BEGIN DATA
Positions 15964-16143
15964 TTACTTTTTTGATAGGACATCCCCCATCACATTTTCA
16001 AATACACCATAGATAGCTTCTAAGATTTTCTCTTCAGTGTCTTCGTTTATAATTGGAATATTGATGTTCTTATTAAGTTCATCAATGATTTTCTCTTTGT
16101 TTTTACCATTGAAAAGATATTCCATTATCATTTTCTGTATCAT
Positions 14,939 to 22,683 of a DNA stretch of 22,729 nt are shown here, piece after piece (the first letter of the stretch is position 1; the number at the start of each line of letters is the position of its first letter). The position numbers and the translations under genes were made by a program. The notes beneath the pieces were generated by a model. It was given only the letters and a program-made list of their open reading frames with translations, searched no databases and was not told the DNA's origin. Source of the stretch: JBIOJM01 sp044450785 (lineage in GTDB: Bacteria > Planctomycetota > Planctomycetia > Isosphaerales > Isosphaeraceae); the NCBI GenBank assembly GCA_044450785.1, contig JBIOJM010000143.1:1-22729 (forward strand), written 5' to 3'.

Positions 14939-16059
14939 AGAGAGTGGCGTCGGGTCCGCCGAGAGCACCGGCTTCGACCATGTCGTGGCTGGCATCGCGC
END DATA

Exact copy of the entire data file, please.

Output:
Positions 15964-16143
15964 TTACTTTTTTGATAGGACATCCCCCATCACATTTTCA
16001 AATACACCATAGATAGCTTCTAAGATTTTCTCTTCAGTGTCTTCGTTTATAATTGGAATATTGATGTTCTTATTAAGTTCATCAATGATTTTCTCTTTGT
16101 TTTTACCATTGAAAAGATATTCCATTATCATTTTCTGTATCAT
Positions 14,939 to 22,683 of a DNA stretch of 22,729 nt are shown here, piece after piece (the first letter of the stretch is position 1; the number at the start of each line of letters is the position of its first letter). The position numbers and the translations under genes were made by a program. The notes beneath the pieces were generated by a model. It was given only the letters and a program-made list of their open reading frames with translations, searched no databases and was not told the DNA's origin. Source of the stretch: JBIOJM01 sp044450785 (lineage in GTDB: Bacteria > Planctomycetota > Planctomycetia > Isosphaerales > Isosphaeraceae); the NCBI GenBank assembly GCA_044450785.1, contig JBIOJM010000143.1:1-22729 (forward strand), written 5' to 3'.

Positions 14939-16059
14939 AGAGAGTGGCGTCGGGTCCGCCGAGAGCACCGGCTTCGACCATGTCGTGGCTGGCATCGCGC